GREEN BAY—The competition for the starting center job for the Packers just got a new entrant.
Green Bay drafted Ohio State center Corey Linsley in the fifth round on Saturday with the 161st overall pick, and he'll immediately be thrown into the mix with JC Tretter, a fourth-round pick last year, and practice-squad holdover Garth Gerhart.
"It's going to be interesting," Packers Offensive Line Coach James Campen said. "It's going to be very competitive. They all know that in the room."
A first-team All-Big 10 pick last season, Linsley started all of Ohio State's games at center over the last two seasons after converting from a reserve guard/tackle.
For Linsley, it was more than just a position change. Suspended for two games in 2011, Linsley said he got his off-the-field life in order as well, as he battled to win the starting center job for the Buckeyes in 2012.
"I put my foot in the ground and started to make myself a better person, and it translated onto the football field," Linsley said. "I was a different person when I played guard. Different work ethic, different character, just totally different. The transition was not only on the field but also in my life. It was all a change for the better."
Incredibly strong, Linsley has reportedly bench-pressed 500 pounds and he put up 36 reps at 225 at the scouting combine, one of the higher totals among offensive linemen.
The Packers selected Linsley, 6-2, 296, with their first of two picks in the fifth round, the 161st pick overall.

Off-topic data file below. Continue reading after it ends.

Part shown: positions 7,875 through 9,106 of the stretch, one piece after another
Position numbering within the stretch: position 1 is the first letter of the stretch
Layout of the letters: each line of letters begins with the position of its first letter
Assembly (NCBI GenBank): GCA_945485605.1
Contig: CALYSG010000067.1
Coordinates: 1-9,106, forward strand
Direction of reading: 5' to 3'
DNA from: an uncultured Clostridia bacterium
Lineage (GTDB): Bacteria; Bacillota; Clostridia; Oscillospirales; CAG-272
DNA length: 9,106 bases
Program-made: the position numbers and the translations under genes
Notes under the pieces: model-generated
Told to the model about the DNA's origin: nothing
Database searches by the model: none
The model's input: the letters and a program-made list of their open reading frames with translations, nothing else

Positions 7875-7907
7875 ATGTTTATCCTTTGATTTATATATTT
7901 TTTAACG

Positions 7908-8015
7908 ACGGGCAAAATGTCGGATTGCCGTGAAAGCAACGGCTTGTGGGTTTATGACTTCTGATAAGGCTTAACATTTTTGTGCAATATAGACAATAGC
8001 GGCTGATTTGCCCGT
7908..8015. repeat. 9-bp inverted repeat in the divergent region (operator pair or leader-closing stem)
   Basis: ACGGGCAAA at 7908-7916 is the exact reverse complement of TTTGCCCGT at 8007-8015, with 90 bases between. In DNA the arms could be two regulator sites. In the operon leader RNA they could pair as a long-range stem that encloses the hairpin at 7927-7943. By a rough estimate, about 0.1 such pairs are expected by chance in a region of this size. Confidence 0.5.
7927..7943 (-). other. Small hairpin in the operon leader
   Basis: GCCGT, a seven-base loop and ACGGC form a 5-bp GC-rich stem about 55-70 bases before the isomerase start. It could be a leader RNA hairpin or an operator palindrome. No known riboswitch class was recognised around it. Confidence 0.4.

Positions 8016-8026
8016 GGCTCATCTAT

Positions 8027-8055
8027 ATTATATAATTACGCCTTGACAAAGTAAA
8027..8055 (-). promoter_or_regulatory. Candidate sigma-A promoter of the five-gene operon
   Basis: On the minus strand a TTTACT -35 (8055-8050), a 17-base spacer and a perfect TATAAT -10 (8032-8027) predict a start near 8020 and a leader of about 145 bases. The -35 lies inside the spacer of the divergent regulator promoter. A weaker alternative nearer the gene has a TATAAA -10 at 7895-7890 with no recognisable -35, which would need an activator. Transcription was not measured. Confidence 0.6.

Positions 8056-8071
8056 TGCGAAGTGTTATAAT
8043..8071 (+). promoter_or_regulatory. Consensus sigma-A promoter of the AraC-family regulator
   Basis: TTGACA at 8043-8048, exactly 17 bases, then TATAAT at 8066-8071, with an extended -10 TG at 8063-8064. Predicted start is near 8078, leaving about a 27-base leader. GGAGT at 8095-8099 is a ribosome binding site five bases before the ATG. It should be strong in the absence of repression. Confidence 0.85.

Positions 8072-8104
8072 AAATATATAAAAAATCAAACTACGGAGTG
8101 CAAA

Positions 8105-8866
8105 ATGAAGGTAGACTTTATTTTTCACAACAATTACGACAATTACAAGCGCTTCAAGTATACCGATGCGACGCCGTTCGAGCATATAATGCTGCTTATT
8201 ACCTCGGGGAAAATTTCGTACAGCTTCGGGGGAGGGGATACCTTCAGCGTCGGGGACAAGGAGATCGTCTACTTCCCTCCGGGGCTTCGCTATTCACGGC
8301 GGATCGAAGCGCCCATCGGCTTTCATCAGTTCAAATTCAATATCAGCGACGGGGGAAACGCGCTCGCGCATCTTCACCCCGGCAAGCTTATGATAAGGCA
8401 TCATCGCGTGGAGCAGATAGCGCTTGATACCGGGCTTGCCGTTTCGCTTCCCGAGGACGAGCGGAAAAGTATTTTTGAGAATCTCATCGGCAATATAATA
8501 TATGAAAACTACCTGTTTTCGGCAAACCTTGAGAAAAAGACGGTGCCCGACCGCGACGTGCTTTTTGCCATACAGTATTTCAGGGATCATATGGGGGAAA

"I grew up in the weight room," Linsley said. "That's where I first learned about football, in the Boardman (Ohio) High School weight room. I always took pride in the level of strength I played with. It's always been one of my fortes."
He also spent much of his youth as a Packers fan, dressing up as Brett Favre for Halloween once and owning a cheesehead. Getting drafted by the Packers is a dream come true for him, and it just so happens he could have a chance to start right away.
Tretter would have to be the favorite on paper, having spent a year learning the system even though most of his rookie season was lost to injury. Campen said the practice time Tretter got late last year after he came off the physically unable to perform list was invaluable, and he has hit the ground running in the offseason program so far this spring.
Guards T.J. Lang and Josh Sitton, as well as tackle Don Barclay, also are capable of playing center if needed, but barring an injury or something unforeseen, it's a good bet Tretter and Linsley will be allowed to battle it out.
Whoever wins would become the fourth different center for quarterback Aaron Rodgers in the last four years, and while that type of turnover isn't ideal, Campen wasn't sounding alarm bells and he's confident the veterans stationed around the center position will make it all work.
"Everyone would like to have some stability there but, in reality, everyone comes in and learns the system," he said. "We have two very good guards who are very smart, and obviously a very smart quarterback. The progression of learning is accelerated when you have smart people around you."
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